Study: Electronic Health Records Help Doctors Provide Better Care
October 18, 2012 8:02 PM
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EHRs helped physicians gather and track patients' medical information more efficiently than paper records
A new study shows that doctors who use
electronic health records (EHRs)
over paper records are able to provide patients with better care.
The study, which was led by Lisa Kern from the Health Information Technology Evaluation Collaborative in the U.S., found that EHRs helped physicians gather and track patients' medical information more efficiently than paper records.
Kern and her team studied 466 physicians and 74,618 patients in the Hudson Valley region of New York. Half of the physicians used EHRs while the other half used paper records in an ambulatory care setting.
The quality of care was measured using nine specific quality measures: hemoglobin testing, eye exams, renal function testing, cholesterol testing, chlamydia screening, breast cancer screening, colorectal cancer screening, upper respiratory infections in children and sore throat in children.
"We found that EHR use is associated with higher quality ambulatory care in a multi-payer community with concerted efforts to
support EHR implementation
," said Kern and her team in the study. "In contrast to several recent national and statewide studies, which found no effect of EHR use, this study's finding is consistent with national efforts to promote meaningful use of EHRs."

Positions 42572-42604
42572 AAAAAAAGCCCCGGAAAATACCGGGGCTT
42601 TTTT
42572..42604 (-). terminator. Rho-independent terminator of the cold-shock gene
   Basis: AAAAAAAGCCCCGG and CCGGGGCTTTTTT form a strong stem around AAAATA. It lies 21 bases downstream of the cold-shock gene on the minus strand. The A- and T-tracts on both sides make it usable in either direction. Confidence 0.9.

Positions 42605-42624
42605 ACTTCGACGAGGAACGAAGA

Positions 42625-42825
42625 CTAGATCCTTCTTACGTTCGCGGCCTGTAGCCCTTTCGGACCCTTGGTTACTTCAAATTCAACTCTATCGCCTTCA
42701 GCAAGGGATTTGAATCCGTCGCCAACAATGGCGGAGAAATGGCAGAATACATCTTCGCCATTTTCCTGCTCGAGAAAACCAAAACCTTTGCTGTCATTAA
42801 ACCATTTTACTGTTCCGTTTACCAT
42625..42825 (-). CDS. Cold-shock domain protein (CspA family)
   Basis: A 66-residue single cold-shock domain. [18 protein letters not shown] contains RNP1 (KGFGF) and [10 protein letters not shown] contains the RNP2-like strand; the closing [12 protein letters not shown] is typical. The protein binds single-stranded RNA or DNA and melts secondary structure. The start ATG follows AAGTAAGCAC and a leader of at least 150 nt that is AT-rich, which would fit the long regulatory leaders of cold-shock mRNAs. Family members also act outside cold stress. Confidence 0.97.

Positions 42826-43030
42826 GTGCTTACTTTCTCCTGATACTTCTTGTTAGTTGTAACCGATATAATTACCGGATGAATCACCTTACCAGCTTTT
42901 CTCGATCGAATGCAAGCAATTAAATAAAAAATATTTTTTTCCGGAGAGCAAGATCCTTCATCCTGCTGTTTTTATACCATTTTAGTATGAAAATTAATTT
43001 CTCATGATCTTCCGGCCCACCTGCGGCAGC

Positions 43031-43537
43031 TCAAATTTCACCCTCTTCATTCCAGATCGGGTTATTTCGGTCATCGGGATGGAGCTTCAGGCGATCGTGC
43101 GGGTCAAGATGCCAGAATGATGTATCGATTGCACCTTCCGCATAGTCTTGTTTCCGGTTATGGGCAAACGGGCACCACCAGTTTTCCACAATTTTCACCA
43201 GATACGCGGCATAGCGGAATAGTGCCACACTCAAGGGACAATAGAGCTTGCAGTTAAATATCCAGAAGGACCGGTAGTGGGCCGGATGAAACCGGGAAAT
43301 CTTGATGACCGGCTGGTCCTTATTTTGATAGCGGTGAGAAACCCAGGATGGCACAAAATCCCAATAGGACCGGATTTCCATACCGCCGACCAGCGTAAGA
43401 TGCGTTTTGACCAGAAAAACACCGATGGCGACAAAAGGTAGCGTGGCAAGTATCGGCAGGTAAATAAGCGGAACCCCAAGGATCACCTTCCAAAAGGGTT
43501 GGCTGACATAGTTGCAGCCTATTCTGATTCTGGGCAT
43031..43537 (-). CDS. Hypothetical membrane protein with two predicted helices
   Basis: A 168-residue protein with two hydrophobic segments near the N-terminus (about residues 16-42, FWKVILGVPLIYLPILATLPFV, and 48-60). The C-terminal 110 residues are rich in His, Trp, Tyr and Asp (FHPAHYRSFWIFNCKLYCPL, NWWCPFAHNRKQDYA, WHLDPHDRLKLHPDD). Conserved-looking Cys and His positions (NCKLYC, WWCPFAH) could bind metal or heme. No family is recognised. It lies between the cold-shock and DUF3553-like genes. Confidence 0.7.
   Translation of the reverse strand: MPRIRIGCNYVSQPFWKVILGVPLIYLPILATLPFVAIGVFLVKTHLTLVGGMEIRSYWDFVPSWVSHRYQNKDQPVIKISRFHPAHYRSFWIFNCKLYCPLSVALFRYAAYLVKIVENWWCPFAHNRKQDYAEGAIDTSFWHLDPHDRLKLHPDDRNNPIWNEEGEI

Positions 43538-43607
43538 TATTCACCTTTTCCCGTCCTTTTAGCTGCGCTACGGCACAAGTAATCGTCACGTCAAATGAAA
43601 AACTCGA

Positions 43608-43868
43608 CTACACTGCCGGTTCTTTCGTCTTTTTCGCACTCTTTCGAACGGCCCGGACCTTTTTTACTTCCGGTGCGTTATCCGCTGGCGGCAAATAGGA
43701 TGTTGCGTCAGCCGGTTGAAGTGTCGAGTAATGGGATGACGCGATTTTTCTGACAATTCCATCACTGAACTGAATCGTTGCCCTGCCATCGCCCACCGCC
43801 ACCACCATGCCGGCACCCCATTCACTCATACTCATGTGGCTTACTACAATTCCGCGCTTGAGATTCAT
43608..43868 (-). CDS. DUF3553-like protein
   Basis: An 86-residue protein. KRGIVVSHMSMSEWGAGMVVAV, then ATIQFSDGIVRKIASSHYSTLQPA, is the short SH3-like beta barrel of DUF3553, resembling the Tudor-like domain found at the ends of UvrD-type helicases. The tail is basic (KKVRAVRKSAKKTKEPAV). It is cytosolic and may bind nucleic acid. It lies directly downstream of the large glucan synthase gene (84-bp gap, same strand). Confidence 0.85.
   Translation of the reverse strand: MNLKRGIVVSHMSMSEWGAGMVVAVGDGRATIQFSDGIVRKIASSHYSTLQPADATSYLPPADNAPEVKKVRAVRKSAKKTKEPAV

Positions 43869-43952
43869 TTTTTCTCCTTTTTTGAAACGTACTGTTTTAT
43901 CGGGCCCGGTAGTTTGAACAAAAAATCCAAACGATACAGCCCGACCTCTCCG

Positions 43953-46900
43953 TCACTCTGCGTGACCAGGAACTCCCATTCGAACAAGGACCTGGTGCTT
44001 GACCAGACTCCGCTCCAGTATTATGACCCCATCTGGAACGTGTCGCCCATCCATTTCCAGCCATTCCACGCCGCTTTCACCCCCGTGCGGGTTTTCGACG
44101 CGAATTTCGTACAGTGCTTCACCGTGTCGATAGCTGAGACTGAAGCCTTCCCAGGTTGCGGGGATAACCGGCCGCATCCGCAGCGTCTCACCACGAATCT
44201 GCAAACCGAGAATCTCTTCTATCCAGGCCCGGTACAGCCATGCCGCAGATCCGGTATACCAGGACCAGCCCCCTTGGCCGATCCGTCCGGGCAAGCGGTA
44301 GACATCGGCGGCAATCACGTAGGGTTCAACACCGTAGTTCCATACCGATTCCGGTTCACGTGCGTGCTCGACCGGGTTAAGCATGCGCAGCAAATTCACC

More specifically, the study found that four areas of the nine quality measures especially benefitted from EHRs, including breast cancer screening, chlamydia screening, colorectal cancer screening and hemoglobin testing.
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10/19/2012 7:08:40 AM
I work for a major hospital and am involved in the EHR project. What I can tell you is that insurance companies aren't really getting much more info now than they would have before. However, what EHR's do is enable more fraud because there is such lack of proof needed to submit a claim. In addition, they are not more efficient in the short term as providers are seeing on average 1/3 less patients per day because of the growing pains of the system and the amount of time it takes to document on a computer versus paper.
With that being said, I personally am not for EHR even though I work on it, because I hate the idea of everything about you being available on an electronic network for someone to be able to hack into and get.
10/19/2012 11:52:28 AM
I work in an outpatient pharmacy and the biggest problem we've seen (besides the fact that prescribing errors have at least doubled) is that the doctors and nurses take the EHR though it was set in stone. We've had plenty of times where something was "Supposed" to be input into the EHR but instead ended up on a note to input later and gets lost.
All I have to say about EHR is Garbage in / Garbage out. Most doctors don't have the time or desire to learn all the ins and outs of the system and the nurses, well most the time they aren't nurses anymore to save money they're all CMA's who are overworked, underpaid and undereducated. (CMA's only take 1 year at a vocational school)
10/19/2012 8:35:30 PM
I equate adopting EHRs to the five stages of death. First is denial and then go all the way through to acceptance.
While I cannot speak for hospital deployments, have a fair share of ambulatory rollouts and see the same patterns of the five stages of death.
After an initial cut of patient load by 50%, it should be able to return to normal or more after 1 month of so. The quality of ambulatory go-lives really depends on leadership for all parts of the project team in addition to the quality of training.
"Nowadays you can buy a CPU cheaper than the CPU fan." -- Unnamed AMD executive
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